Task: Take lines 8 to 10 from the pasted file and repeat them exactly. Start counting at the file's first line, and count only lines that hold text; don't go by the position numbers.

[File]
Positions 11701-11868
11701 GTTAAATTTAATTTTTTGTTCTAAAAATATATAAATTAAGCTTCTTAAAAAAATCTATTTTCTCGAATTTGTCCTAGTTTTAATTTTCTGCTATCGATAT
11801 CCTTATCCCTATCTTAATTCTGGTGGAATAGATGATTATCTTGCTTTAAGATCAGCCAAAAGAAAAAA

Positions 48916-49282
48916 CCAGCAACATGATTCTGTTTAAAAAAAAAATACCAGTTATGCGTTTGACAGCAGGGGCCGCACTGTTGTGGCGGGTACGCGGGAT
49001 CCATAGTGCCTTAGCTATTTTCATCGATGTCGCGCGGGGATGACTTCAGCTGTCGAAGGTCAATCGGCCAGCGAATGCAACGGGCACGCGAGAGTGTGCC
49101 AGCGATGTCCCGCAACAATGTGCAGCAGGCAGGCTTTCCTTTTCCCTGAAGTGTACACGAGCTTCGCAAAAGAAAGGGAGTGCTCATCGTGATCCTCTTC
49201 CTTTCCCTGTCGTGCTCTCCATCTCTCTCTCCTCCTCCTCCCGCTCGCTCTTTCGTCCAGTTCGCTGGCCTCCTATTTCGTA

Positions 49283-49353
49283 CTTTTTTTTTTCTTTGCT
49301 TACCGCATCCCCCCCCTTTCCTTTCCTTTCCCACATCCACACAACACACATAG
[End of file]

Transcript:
49201 CTTTCCCTGTCGTGCTCTCCATCTCTCTCTCCTCCTCCTCCCGCTCGCTCTTTCGTCCAGTTCGCTGGCCTCCTATTTCGTA

Positions 49283-49353
49283 CTTTTTTTTTTCTTTGCT